EDMONTON - Alberta Premier Alison Redford will host her counterparts from Saskatchewan and B.C. on Tuesday to discuss the direction of the New West Partnership.
The partnership, established in April 2010, is an attempt to create "an economic powerhouse of nine million people with a combined GDP of more than $550 billion."
"It's the premier's first meeting as the host province," Alberta intergovernmental affairs spokesman Bill Strickland said Monday in advance of the meeting. "They're going to be discussing the Canadian Energy Strategy, employment insurance reform and replacing the Building Canada Infrastructure Program. ... They want to look at the future, and what the New West Partnerships role will be in the energy strategy."
Strickland was unable to provide details concerning discussions about the infrastructure program.
Redford, B.C. Premier Christy Clark and Saskatchewan Premier Brad Wall are also expected to talk about the importance of immigration in meeting growing labour market needs.
The meeting will take place at Government House in Edmonton, beginning at 2 p.m., Strickland said.
Richard Truscott of the Canadian Federation of Independent Business said he is pleased to hear the premiers will discuss immigration, which is crucial for supporting small independent businesses in Alberta.
"Immigration is at the top of our list," Truscott said. "We are going to have to be very innovative and engaged on the immigration file for years to come. If we don't we're definitely going to see the impacts."
In under two years, the partnership has helped establish unprecedented co-operation among the provinces, governments say.
In May 2010, former premier Ed Stelmach, former B.C. premier Gordon Campbell and Wall travelled to China and Japan on a joint mission to encourage trade.
During the trip, they announced the opening of the Western Canada Trade and Investment Office in Shanghai, China, which promotes natural resources, agriculture and green technology.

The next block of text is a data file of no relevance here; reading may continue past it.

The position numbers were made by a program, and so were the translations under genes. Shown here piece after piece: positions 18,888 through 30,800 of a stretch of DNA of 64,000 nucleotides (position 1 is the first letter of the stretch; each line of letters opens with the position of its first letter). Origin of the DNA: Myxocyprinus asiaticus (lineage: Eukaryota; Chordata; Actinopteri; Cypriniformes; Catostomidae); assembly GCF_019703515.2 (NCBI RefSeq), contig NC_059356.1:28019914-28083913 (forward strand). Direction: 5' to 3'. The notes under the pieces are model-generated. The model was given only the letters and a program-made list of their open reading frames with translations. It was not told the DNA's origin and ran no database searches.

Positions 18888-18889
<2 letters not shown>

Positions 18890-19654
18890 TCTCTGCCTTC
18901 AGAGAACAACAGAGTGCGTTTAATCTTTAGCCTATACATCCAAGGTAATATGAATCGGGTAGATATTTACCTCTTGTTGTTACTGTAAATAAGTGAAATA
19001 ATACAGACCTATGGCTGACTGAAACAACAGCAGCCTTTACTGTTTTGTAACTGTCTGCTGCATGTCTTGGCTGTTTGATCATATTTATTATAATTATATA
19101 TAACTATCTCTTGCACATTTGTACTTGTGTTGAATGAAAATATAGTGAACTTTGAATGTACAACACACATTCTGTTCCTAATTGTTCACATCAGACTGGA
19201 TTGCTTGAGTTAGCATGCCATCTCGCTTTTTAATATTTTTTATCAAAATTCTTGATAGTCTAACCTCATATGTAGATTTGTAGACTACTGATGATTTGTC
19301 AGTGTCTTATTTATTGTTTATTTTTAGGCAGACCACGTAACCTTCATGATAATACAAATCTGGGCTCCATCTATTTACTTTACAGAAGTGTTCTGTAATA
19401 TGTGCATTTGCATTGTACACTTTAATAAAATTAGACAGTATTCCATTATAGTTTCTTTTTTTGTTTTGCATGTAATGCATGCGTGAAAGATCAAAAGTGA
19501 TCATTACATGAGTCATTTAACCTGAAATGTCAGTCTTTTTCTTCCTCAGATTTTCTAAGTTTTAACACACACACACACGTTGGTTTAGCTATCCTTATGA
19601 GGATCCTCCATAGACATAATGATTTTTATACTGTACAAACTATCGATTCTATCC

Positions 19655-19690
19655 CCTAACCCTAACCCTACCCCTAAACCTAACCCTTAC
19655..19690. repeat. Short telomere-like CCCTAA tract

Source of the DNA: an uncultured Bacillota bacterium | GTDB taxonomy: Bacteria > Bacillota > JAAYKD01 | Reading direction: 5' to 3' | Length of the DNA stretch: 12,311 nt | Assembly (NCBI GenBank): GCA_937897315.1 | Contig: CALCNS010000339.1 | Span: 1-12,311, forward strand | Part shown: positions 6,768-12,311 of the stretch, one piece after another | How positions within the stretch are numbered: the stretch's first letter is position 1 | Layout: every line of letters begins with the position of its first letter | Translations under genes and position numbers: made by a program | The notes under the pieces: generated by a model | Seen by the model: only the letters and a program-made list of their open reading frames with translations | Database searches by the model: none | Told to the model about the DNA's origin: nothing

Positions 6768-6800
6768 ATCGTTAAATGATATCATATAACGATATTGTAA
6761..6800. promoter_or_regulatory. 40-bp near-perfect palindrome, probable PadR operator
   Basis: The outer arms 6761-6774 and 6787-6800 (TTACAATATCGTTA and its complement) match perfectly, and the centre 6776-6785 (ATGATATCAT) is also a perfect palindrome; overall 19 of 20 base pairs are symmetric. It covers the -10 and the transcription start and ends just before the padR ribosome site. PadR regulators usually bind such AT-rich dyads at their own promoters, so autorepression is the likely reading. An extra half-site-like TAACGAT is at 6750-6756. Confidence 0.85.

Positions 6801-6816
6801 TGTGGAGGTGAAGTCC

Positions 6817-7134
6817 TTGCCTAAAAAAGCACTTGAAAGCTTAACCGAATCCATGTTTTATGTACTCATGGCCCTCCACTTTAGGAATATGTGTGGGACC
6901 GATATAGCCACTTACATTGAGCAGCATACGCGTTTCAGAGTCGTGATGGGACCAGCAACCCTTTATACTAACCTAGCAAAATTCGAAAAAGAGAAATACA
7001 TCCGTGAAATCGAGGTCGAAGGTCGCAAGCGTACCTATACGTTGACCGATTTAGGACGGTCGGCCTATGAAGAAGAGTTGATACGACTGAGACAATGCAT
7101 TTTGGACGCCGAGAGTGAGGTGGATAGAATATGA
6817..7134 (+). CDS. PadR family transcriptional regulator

In October 2010, Stelmach backed Wall in Saskatchewan's fight against BHP Billiton's hostile takeover bid for Potash Corp., and in July 2011 the provinces streamlined regulations for truckers, a move lauded by the shipping industry.
The partnership's most controversial work followed the Dec. 16, 2010, signing of an energy memorandum of understanding. The memorandum was designed to encourage streamlining of regulations, promotion of Western energy and faster development and use of green energy," a government statement said at the time.
The governments initiated consultations with stakeholders, including the Canadian Association of Petroleum Producers.
In August, the Alberta Federation of Labour alleged that CAPP was improperly lobbying the provincial government by offering to help "enhance" the government's public relations strategy concerning controversial shale gas development.
The federation pointed to leaked cabinet documents that suggest the province is worried about environmental groups undermining public support for shale gas development by spreading "misinformation" about health and environmental effects of chemical fracking.
"Environmental non-government organizations are supporting an ill-informed campaign on hydraulic fracturing and water-related issues in British Columbia and this is expected to grow as shale gas development expands into Alberta and Saskatchewan," the outline says. "The New West Partnership lacks a cohesive inter-governmental and inter-agency strategy to address growing public concern in the rapid expansion or shale gas development."
Alberta's lobbyist registrar investigated and cleared CAPP of wrongdoing, largely because the MOU invited the association's input. Alberta's ethics commissioner is now reviewing the investigation.
The government has since embarked on its own public relations strategy, without CAPP's input.
Edmonton Journal, Mon Dec 12 2011
Byline: Karen Kleiss